Rio Tinto Had A Big Start To The Year And Plans To Fight A Court Order To Pay Gina Rinehart Millions

Getty / Paula Bronstein

Rio Tinto had a tidy day on the share market, finishing up nearly 1.4% at $55.52 after announcing record-breaking iron production and shipments in Q2.

The mining giant’s production for the quarter was up 6% to 127.2 million tonnes despite weather problems and a conveyor breakdown that took a ship loader out of action for three weeks.

It also announced the first shipment of copper concentrate to China from its Oyu Tolgoi facility in Mongolia, pictured above. The shipment is a milestone for Rio in the $6.2 billion project which represents Mongolia’s biggest foreign investment.

The company also announced its intention to fight a court decision that would see it have to pay around $183 million in royalties to two companies including Gina Rinehart’s Hancock Prospecting.

Rinehart joined with her long-standing rival, Angela Bennett of Wright Prospecting, in taking Rio to court over mining activity on WA landholdings whose ownership has been disputed for decades.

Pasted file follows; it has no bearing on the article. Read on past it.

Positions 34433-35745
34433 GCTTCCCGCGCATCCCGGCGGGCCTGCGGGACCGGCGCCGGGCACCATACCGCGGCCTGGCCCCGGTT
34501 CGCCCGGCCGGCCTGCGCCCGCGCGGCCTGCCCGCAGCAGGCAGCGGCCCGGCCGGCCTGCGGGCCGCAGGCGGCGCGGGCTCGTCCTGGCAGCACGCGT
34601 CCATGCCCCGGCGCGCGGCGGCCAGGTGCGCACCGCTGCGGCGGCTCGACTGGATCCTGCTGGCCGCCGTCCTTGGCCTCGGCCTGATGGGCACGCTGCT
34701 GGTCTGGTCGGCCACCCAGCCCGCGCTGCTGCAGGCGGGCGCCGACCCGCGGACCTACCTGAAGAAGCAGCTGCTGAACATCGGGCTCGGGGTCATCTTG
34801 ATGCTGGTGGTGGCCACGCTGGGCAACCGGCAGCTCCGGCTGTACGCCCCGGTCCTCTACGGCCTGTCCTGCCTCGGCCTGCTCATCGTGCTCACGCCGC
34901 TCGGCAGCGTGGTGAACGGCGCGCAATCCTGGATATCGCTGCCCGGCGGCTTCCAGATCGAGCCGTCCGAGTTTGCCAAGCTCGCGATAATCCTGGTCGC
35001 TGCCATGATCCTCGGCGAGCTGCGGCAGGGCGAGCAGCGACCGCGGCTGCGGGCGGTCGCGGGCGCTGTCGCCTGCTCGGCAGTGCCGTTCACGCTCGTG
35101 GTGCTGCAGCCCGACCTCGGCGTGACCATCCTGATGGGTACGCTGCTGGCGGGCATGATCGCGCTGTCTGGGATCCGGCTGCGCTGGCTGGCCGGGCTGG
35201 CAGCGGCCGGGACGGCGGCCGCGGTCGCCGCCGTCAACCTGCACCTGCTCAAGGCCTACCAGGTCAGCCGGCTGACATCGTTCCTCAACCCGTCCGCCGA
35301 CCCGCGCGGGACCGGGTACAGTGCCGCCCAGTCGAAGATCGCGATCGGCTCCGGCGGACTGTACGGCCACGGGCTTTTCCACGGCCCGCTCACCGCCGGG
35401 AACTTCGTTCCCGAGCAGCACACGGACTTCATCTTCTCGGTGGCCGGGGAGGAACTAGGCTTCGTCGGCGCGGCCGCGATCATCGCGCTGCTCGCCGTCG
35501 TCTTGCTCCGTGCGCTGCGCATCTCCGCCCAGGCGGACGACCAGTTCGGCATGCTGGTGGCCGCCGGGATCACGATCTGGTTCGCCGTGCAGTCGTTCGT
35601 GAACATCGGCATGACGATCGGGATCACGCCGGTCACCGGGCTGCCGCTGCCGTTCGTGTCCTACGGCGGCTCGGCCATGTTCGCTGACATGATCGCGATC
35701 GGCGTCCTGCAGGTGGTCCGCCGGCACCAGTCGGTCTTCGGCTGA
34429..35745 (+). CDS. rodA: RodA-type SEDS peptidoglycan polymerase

In May the NSW Supreme Court ruled that royalties were payable over the Channar and Eastern Range and Rio said it expected to make a pre-tax provision of $183 million for the claim – but also said it had notified the court it intended to appeal.

In a statement to the market Rio chief executive Sam Walsh said: “Our iron ore operations continue their impressive performance, with period on period productivity improvements. One of our key priorities this year is to deliver our growth projects. Despite some challenging weather conditions, our Pilbara 290 iron ore expansion remains on track to deliver first tonnes by the end of this quarter.”

The expansion in WA will be closely watched by the market amid recent signs of a slowdown in China.

Rio said its production guidance for the year remained unchanged.

Follow Business Insider Australia on Facebook and Twitter

NOW WATCH: Money & Markets videos

Business Insider Emails & Alerts

Site highlights each day to your inbox.

Follow Business Insider Australia on Facebook, Twitter, LinkedIn, and Instagram.

Tagged In